A federal judge ordered the Department of State to speed up delivery of documents related to then-Secretary Hillary Clinton’s decision to continue awarding contracts to a defense manufacturer guilty of lying to government officials.
U.S. District Court Judge Richard Leon told officials that even if it meant giving up weekends, State had to speed up delivery of all memos and communications with British defense contractor BAE Systems.
“Tell your colleagues at the State Department … weekend trips to Nantucket should be off the table,” Leon said to one of the federal lawyers in court Wednesday, according to the Associate Press. “They should be rolling up their sleeves to get this done.”
The documents are related to State’s decision to continue contracting with the U.S. subsidiary of BAE Systems after the company pleaded guilty to misleading investigators concerning compliance to regulations restricting foreign arms trafficking.
The Associated Press, which filed the Freedom of Information Act suit in 2013, says it is important to have the documents before the November election, as voters will decide whether to elect Hillary Clinton as president.
“Many of those elements relate directly to decisions that American voters are going to have to make in this election,” Jay Brown, a lawyer for the AP said in court week. “At least they potentially relate to that. We don’t have the documents.”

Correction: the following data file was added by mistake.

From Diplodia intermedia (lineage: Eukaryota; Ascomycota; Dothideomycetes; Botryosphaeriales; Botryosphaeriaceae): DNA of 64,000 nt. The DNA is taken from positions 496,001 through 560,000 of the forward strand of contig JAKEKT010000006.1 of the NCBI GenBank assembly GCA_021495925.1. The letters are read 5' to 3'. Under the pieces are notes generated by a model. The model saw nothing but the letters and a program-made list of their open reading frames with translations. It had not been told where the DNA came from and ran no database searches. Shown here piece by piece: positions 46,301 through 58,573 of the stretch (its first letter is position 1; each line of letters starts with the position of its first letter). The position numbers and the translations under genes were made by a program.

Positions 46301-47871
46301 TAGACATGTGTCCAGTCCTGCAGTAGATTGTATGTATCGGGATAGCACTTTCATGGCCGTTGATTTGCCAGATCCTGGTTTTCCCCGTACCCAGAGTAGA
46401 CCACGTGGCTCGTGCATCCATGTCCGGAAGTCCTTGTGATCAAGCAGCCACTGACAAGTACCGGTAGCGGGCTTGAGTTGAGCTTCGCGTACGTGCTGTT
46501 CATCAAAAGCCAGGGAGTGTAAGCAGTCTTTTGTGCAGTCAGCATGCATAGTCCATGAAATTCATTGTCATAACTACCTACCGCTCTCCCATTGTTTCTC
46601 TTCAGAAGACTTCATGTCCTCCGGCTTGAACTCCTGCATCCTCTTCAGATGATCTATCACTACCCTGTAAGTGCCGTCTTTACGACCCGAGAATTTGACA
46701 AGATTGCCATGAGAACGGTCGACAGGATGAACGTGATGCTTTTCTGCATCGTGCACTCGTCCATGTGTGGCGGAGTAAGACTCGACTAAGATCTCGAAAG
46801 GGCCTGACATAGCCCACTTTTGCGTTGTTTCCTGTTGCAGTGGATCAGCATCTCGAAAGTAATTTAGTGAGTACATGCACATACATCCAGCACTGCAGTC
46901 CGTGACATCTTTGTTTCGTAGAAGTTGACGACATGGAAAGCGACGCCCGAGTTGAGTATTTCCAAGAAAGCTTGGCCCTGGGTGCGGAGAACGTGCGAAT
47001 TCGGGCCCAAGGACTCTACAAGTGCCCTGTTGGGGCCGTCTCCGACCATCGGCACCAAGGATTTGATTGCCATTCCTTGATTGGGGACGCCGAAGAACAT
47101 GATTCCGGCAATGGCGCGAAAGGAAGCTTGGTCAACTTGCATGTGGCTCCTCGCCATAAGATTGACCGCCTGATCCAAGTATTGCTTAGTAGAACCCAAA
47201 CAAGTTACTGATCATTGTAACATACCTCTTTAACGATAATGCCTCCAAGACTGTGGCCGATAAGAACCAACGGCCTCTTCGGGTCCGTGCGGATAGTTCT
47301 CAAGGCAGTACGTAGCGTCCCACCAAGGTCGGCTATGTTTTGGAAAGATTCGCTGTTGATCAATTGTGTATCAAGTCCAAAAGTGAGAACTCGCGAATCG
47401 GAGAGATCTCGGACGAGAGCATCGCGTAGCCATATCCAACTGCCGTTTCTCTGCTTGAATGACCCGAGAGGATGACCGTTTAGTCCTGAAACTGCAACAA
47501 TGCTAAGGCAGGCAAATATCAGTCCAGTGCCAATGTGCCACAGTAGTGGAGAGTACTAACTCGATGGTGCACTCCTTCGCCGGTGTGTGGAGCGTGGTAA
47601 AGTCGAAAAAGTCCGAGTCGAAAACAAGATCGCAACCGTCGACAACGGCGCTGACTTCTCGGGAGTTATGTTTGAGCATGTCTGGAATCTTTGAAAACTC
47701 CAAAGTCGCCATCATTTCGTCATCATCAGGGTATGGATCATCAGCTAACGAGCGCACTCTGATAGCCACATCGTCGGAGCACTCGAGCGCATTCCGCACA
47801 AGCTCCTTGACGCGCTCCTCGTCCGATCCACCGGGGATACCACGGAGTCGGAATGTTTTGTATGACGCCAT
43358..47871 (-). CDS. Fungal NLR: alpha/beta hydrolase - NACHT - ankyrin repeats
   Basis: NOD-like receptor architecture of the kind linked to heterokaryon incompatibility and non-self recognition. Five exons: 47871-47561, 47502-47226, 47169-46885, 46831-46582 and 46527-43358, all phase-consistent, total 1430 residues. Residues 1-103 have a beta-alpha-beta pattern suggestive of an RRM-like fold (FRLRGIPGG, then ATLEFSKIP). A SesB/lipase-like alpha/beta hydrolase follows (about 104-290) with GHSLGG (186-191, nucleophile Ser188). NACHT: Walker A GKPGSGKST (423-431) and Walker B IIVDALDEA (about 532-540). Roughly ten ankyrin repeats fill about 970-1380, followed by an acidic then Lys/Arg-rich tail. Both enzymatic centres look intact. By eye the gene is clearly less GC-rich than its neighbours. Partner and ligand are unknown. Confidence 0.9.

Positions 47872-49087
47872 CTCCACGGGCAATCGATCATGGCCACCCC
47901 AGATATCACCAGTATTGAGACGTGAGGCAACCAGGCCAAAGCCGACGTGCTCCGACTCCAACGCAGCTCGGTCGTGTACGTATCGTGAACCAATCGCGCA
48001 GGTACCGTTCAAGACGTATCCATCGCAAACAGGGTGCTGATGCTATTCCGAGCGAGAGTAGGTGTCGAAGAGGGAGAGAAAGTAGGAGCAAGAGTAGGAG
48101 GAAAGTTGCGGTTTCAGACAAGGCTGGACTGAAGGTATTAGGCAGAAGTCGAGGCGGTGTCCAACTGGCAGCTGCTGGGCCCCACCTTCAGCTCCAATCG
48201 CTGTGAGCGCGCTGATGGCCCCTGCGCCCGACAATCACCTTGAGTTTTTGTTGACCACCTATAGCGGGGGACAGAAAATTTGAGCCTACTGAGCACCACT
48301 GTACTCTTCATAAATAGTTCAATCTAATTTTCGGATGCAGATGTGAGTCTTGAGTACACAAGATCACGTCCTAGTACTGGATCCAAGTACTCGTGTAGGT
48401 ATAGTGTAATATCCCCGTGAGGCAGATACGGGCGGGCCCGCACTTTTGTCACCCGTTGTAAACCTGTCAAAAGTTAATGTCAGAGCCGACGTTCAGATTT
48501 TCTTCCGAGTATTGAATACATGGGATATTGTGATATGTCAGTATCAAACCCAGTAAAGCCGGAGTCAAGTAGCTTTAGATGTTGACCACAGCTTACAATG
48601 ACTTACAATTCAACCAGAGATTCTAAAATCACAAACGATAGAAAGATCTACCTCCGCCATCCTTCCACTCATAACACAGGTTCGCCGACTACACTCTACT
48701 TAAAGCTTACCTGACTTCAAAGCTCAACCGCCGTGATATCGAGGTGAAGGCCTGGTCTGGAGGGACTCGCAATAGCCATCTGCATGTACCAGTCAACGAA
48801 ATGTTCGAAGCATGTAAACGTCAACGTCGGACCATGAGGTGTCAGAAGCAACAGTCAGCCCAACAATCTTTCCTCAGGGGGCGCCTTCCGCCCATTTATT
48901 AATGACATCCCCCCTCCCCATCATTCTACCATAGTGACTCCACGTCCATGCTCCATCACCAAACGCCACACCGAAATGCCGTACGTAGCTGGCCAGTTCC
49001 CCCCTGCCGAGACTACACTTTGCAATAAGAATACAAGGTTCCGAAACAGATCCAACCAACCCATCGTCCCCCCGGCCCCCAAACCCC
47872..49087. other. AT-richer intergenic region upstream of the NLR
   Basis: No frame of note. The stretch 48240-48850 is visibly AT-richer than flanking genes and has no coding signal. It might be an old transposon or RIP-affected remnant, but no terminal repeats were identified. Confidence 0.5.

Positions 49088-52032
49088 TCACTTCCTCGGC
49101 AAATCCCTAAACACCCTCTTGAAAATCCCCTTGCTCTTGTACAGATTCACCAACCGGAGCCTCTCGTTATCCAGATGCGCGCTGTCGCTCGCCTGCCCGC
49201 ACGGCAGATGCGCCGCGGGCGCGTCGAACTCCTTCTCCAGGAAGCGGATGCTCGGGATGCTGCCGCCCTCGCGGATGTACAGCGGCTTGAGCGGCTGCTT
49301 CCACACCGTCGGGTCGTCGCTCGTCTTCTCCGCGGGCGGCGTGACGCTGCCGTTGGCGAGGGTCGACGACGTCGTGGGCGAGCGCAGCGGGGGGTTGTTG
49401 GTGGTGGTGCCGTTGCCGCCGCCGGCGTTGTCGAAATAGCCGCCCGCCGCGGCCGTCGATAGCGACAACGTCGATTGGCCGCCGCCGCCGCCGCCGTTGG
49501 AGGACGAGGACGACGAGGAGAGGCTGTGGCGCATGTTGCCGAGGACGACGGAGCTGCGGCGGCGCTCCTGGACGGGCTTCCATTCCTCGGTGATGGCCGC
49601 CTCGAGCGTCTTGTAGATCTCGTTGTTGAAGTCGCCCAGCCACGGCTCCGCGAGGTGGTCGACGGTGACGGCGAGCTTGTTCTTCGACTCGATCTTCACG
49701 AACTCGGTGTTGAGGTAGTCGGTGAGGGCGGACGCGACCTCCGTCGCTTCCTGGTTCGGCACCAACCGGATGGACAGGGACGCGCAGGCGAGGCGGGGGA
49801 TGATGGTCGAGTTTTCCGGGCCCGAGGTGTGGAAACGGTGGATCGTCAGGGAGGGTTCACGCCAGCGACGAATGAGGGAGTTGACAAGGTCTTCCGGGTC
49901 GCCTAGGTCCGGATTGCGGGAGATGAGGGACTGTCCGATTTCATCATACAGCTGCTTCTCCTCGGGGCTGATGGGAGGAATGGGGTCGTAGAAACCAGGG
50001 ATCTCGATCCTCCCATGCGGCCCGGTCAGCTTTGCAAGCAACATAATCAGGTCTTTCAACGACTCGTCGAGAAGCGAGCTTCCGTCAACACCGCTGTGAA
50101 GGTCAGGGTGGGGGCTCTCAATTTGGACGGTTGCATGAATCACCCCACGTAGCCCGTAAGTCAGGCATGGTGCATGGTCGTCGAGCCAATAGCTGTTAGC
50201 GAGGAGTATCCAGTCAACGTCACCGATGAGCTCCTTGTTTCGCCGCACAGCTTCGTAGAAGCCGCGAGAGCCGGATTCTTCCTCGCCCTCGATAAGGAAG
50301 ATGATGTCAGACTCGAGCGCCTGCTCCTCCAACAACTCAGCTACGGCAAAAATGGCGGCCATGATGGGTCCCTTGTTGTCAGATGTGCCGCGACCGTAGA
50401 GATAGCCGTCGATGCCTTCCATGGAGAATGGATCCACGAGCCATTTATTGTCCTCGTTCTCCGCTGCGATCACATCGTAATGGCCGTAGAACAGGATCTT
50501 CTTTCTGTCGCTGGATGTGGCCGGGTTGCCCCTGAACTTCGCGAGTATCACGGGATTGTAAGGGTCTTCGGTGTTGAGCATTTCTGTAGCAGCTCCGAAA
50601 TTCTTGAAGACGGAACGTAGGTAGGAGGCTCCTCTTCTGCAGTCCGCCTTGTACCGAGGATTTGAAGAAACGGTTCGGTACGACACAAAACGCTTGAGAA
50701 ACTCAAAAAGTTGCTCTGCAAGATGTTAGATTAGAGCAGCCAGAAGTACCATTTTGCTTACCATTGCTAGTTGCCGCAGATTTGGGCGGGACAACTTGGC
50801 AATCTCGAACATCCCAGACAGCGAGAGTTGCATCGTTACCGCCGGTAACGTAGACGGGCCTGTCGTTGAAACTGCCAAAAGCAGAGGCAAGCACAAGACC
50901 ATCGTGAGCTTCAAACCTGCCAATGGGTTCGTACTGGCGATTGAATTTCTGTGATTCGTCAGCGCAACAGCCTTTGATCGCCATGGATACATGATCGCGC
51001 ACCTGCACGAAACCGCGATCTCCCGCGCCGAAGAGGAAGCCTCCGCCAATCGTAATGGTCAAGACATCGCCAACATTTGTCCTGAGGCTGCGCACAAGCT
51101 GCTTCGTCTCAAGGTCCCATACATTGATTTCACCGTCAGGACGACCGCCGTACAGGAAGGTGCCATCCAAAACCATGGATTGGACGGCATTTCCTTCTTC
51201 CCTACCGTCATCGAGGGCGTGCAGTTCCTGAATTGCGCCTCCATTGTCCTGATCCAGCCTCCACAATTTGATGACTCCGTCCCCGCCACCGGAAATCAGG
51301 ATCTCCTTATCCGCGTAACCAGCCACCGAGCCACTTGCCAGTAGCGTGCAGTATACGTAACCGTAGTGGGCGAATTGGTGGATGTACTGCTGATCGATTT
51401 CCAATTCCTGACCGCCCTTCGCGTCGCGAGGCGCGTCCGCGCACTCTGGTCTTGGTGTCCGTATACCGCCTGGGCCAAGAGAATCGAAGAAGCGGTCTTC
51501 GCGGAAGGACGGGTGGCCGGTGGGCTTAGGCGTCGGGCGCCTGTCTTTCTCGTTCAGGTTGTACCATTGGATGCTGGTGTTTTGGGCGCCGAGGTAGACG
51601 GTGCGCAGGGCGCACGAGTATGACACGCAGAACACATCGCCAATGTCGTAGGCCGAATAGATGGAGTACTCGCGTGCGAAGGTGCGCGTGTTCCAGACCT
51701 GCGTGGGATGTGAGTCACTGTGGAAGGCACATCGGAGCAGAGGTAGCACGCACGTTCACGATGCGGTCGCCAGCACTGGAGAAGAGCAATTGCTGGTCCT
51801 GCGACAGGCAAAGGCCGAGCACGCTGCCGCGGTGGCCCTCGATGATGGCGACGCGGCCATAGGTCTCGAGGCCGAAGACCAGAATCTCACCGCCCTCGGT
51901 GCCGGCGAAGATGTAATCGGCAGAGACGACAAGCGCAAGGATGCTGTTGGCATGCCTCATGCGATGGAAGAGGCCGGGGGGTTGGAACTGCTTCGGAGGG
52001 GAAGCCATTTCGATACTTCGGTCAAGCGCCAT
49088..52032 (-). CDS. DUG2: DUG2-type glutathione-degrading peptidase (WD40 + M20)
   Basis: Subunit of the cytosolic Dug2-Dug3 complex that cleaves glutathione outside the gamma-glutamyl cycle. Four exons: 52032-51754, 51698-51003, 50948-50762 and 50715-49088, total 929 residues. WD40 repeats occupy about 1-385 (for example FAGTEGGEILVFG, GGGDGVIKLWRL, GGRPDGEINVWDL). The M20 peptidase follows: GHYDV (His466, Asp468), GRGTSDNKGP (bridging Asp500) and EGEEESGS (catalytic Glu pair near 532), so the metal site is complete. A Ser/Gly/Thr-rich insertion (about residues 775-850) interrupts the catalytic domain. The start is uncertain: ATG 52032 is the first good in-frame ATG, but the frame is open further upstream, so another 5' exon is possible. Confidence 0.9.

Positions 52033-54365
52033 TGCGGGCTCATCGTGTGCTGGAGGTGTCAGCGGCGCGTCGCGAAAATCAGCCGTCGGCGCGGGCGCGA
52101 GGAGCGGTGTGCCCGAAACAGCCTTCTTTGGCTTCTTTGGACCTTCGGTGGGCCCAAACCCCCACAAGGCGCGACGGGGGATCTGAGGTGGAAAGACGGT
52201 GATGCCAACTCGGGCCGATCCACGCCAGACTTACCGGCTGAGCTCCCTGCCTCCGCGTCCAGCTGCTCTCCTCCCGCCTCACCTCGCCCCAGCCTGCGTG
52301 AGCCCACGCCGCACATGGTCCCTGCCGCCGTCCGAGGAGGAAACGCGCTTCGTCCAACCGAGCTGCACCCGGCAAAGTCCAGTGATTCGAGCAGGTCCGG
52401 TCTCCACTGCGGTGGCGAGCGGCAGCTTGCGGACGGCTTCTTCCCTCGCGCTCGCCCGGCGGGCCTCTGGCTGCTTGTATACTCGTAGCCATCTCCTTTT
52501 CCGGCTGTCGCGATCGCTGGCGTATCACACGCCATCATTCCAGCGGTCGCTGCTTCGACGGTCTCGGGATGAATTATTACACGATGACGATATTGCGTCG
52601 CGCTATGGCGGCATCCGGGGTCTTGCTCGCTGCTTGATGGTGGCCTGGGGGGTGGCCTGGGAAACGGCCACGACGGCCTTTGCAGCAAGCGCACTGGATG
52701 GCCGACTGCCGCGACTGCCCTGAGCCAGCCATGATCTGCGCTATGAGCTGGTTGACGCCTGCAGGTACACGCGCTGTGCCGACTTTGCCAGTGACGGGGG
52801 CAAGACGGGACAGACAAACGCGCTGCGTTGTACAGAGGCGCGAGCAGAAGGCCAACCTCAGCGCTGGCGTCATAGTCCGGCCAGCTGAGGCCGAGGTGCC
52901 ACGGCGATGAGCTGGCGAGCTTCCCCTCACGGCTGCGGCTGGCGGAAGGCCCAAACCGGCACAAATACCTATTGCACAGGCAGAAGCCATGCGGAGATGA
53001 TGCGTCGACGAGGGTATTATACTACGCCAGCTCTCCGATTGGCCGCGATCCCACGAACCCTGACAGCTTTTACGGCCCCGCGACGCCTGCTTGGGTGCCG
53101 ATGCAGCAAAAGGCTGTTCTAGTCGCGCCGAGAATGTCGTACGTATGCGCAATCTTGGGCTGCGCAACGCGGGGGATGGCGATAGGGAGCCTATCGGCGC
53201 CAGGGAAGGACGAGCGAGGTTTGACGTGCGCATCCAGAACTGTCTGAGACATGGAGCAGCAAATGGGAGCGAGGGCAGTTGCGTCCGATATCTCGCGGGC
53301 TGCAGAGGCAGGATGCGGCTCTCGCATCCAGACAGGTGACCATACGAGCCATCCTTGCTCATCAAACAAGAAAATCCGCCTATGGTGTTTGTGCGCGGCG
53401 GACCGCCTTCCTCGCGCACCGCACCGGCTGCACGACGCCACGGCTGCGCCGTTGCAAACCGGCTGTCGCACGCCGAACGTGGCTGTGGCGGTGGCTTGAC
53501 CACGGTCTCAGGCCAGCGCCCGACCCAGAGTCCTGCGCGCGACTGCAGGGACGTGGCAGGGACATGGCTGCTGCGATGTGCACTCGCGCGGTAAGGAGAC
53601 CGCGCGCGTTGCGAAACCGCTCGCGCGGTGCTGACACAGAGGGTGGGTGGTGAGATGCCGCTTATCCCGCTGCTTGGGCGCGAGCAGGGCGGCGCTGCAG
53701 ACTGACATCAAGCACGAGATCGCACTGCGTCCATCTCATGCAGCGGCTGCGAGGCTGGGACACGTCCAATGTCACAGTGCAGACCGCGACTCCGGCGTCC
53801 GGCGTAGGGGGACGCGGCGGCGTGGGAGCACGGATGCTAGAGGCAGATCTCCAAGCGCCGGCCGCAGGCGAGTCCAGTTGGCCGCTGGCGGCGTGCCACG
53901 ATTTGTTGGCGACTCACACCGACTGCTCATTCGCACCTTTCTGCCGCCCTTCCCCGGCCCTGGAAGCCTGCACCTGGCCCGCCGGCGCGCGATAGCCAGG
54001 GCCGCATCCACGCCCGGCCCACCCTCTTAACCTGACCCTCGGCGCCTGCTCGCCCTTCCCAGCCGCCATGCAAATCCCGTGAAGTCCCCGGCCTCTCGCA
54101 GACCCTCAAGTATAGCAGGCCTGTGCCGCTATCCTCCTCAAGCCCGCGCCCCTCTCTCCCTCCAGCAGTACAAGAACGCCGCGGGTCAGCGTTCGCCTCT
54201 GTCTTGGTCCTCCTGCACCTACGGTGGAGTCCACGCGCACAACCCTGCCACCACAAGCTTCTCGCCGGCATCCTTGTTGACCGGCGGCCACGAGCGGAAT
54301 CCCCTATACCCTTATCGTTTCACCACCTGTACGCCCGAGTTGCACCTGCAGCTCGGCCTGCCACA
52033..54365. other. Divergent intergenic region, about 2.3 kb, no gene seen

The State Department missed a key deadline last week, saying they needed until October 17 to gather the documents.
BAE, one of the largest defense contractors in the world, allegedly committed 2,591 violations of arms control regulations. They pleaded guilty in March 2010 to only one count of conspiring to mislead the government regarding their compliance with the Foreign Corrupt Practices Act. According to the Justice Department, BAE lied about a series of payments made to Saudi Arabian officials between 2000 and 2002.
After a $400 million settlement with the Justice Department, BAE lobbied the State Department in 2011 and 2012 through the Podesta Group, a powerful D.C. firm with close ties to the Clinton family. The State Department debarred the company from receiving defense contracts, but at the same moment rescinded the debarment, the Wall Street Journal reported at the time.
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